Friday, June 4, 2010
The Pacific Research Institute has released its 2010 U.S. Tort Liability Index, which ranks the states' "tort climate." According to the press release, the "best" tort climates are (in order) Alaska, Hawaii, North Carolina, South Dakota, North Dakota, Maine, Idaho, Virginia, Wisconsin and Iowa. The "worst" tort climates are (in order) New Jersey, New York, Florida, Illinois, Pennsylvania, Missouri, Montana, Michigan, Connecticut, and California.
Thursday, June 3, 2010
Aaron Twerski (Brooklyn) & James Henderson (Cornell) have posted to SSRN Reaching Equilibrium in Tobacco Litigation. The abstract provides:
Recent pro-plaintiff developments in tobacco litigation may lead to the conclusion that such litigation will go on endlessly and threaten the financial viability of the tobacco industry. This article takes the opposite position. Although the industry may take some near-term losses, it is far more likely that tobacco companies will survive short-term losses and that tobacco litigation will reach a stable equilibrium within the next fifteen to twenty years. The threat of third-party payer claims is no longer viable. Courts have unanimously rejected them. With the exception of cases pending in Florida and West Virginia, there are few individual personal injury claims pending throughout the United States. Both the Florida and West Virginia trial plans are subject to serious constitutional challenge. Two possible serious threats to the tobacco industry remain – punitive damage awards and cases for economic loss based on fraudulent marketing of light cigarettes. The former are likely to come under serious constitutional scrutiny and the latter cases are viable only as class actions. Under the Class Action Fairness Act (CAFA), new cases will end up in federal courts which have been hostile to class certification in cigarette litigation. The relatively few pre-CAFA class actions that have been certified in state courts will have to grapple with difficult issues in attempting to assess damages.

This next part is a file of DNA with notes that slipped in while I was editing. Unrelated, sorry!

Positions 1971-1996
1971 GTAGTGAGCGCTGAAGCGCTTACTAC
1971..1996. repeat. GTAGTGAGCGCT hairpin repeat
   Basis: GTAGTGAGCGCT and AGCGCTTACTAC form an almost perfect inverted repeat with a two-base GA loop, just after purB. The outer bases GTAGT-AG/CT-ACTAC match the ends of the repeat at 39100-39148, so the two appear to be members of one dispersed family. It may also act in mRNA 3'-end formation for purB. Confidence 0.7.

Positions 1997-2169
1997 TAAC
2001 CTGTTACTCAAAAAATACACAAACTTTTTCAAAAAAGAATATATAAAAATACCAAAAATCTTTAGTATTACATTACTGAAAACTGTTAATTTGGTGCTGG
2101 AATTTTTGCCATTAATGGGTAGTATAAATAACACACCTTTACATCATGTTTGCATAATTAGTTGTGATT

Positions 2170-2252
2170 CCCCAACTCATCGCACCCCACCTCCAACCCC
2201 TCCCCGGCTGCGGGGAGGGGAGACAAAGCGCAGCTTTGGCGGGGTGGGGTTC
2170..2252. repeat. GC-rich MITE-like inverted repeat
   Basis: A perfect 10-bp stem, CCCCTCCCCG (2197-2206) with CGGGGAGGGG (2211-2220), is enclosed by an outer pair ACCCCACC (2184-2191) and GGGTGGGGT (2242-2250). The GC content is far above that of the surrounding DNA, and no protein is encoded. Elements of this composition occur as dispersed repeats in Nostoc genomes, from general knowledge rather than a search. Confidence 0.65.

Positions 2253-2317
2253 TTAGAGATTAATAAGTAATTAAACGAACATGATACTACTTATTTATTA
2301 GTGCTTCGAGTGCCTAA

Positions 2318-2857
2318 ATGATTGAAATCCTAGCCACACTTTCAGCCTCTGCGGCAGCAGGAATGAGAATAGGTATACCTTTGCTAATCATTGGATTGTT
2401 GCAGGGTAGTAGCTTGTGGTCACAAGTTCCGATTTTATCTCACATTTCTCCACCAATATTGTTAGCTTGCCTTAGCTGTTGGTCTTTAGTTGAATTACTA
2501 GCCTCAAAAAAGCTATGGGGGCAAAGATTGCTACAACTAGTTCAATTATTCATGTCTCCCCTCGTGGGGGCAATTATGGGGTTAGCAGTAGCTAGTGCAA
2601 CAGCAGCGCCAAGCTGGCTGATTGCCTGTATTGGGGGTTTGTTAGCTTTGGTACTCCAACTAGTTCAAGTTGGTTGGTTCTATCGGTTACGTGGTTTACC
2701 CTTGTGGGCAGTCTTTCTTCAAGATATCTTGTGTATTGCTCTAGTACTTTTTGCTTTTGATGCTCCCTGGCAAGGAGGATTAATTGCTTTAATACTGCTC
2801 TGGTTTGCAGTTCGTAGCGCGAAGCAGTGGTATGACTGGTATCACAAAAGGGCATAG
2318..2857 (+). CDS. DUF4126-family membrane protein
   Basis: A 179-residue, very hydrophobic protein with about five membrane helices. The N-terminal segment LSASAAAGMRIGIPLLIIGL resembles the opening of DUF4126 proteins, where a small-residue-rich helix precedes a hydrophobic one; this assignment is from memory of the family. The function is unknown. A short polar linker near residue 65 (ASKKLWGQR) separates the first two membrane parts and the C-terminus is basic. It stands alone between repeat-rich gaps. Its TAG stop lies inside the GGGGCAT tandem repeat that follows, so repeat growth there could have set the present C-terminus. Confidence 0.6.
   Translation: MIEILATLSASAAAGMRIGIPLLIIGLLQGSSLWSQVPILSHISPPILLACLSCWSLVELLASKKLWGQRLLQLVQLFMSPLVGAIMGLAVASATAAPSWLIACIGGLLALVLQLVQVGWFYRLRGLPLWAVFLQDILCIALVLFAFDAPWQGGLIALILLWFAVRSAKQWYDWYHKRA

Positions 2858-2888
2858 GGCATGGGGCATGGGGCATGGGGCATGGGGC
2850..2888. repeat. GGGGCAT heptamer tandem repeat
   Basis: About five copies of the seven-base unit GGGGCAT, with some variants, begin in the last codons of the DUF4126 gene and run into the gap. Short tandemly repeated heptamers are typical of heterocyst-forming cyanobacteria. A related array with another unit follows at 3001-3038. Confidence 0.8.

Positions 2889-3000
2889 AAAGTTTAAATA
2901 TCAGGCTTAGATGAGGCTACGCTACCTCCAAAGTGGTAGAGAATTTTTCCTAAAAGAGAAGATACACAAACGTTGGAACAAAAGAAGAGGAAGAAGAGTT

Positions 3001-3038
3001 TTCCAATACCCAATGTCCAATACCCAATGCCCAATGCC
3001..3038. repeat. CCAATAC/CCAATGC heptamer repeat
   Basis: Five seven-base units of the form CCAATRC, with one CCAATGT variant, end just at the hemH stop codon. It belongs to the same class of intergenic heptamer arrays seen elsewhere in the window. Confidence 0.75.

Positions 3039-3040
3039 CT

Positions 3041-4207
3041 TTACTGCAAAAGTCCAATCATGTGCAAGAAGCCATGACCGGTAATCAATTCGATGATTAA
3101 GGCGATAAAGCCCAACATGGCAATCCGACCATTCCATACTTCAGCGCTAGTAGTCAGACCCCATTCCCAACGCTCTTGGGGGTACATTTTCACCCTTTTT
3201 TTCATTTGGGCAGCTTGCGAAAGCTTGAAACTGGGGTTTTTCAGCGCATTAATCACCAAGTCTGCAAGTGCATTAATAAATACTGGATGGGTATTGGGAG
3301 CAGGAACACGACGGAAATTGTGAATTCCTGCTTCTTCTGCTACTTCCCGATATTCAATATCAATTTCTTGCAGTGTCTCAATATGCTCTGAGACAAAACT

Wednesday, June 2, 2010
The Kansas Attorney General's office filed an amicus brief with SCOTUS against Fred Phelps and his Topeka-based Westboro Baptist Church. The brief argues it is constitutional for a state to protect privacy through "funeral picketing and protest" and state tort laws. Forty-seven states and D.C. joined the brief (Virginia and Maine declined). Morningsun.net (Pittsburgh, KS) has the story.
Tuesday, June 1, 2010
A Michigan woman has sued United Airlines for negligence and false imprisonment. She alleges that, after arrival in Philadelphia at 12:30 am, the crew left her on the empty plane sleeping for three hours. The AP has more. According to the story, there are no FAA regulations about leaving a sleeping passenger on a plane.
Thanks to Bill Janssen for the story.
Monday, May 31, 2010